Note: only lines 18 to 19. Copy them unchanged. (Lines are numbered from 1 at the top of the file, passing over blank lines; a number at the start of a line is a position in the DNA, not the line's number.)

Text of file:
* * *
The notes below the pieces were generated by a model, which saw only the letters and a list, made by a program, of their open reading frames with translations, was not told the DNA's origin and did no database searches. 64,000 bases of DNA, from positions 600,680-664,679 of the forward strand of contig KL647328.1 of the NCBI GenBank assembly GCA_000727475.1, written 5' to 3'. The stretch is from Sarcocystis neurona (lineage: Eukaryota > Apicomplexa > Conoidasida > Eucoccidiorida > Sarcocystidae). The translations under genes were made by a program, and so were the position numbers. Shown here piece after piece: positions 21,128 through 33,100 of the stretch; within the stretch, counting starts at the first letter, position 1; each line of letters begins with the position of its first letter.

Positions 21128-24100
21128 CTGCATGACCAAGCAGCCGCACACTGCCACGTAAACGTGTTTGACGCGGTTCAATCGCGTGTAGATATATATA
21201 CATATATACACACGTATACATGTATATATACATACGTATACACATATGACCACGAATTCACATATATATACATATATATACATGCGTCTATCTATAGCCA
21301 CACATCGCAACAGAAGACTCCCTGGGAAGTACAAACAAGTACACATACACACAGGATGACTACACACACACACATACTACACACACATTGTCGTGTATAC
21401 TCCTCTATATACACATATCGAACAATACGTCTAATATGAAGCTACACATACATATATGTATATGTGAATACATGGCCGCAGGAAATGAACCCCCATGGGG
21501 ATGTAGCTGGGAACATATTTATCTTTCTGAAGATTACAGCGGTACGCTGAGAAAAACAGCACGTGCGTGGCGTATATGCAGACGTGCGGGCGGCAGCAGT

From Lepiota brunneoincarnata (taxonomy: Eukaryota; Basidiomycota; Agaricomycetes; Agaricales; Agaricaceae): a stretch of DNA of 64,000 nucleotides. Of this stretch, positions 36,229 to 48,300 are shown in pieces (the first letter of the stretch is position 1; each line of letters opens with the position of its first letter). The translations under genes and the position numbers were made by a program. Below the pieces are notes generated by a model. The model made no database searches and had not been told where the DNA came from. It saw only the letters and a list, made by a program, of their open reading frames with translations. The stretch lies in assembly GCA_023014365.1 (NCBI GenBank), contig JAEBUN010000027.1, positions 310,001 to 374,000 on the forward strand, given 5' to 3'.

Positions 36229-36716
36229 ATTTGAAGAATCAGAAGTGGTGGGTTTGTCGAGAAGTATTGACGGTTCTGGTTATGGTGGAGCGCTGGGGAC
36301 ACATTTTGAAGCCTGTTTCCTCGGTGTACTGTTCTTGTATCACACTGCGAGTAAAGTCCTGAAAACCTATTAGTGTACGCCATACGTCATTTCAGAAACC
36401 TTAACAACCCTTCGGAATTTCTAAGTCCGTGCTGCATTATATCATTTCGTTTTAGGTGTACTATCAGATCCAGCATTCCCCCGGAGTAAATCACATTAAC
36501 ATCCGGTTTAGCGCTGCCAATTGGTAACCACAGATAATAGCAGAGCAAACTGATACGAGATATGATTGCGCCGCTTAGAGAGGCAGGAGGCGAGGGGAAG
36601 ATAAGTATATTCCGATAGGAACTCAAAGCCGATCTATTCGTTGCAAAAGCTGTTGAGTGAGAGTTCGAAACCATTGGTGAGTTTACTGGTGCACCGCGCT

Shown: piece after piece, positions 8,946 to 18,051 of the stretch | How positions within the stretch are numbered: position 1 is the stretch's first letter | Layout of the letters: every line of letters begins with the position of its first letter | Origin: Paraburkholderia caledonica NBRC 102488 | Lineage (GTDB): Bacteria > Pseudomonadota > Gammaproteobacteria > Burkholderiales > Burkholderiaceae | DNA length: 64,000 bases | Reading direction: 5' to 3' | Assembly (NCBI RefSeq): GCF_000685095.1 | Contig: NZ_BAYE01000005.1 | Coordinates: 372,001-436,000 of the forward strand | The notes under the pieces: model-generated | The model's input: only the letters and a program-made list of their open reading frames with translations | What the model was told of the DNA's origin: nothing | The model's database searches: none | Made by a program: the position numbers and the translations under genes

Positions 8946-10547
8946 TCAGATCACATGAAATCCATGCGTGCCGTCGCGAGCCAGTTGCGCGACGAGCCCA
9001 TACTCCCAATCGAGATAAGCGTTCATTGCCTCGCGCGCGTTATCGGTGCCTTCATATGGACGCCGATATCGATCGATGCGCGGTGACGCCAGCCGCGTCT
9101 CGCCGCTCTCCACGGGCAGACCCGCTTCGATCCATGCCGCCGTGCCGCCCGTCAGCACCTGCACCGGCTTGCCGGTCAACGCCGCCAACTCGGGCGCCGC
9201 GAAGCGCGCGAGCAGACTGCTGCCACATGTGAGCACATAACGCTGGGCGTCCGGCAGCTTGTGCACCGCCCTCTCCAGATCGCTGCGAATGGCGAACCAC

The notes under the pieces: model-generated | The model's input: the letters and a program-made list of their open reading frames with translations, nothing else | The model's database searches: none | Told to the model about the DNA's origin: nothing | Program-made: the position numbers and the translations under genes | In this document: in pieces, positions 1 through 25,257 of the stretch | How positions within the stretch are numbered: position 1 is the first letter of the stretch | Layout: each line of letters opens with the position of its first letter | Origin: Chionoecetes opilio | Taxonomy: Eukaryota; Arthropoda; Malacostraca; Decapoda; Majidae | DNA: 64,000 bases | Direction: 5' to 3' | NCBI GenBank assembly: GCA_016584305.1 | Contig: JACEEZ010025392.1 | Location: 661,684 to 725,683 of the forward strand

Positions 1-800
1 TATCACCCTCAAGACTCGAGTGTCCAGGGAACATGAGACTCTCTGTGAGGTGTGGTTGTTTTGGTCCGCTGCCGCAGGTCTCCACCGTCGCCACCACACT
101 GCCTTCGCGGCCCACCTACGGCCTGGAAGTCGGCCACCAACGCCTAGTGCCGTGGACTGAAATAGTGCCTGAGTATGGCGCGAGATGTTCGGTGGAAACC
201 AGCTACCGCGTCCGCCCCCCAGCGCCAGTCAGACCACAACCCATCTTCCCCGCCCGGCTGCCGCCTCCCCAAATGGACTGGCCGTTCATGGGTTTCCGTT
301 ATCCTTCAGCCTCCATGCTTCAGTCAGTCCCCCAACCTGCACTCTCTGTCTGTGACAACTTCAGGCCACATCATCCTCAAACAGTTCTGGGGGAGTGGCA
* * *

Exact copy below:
9001 TACTCCCAATCGAGATAAGCGTTCATTGCCTCGCGCGCGTTATCGGTGCCTTCATATGGACGCCGATATCGATCGATGCGCGGTGACGCCAGCCGCGTCT
9101 CGCCGCTCTCCACGGGCAGACCCGCTTCGATCCATGCCGCCGTGCCGCCCGTCAGCACCTGCACCGGCTTGCCGGTCAACGCCGCCAACTCGGGCGCCGC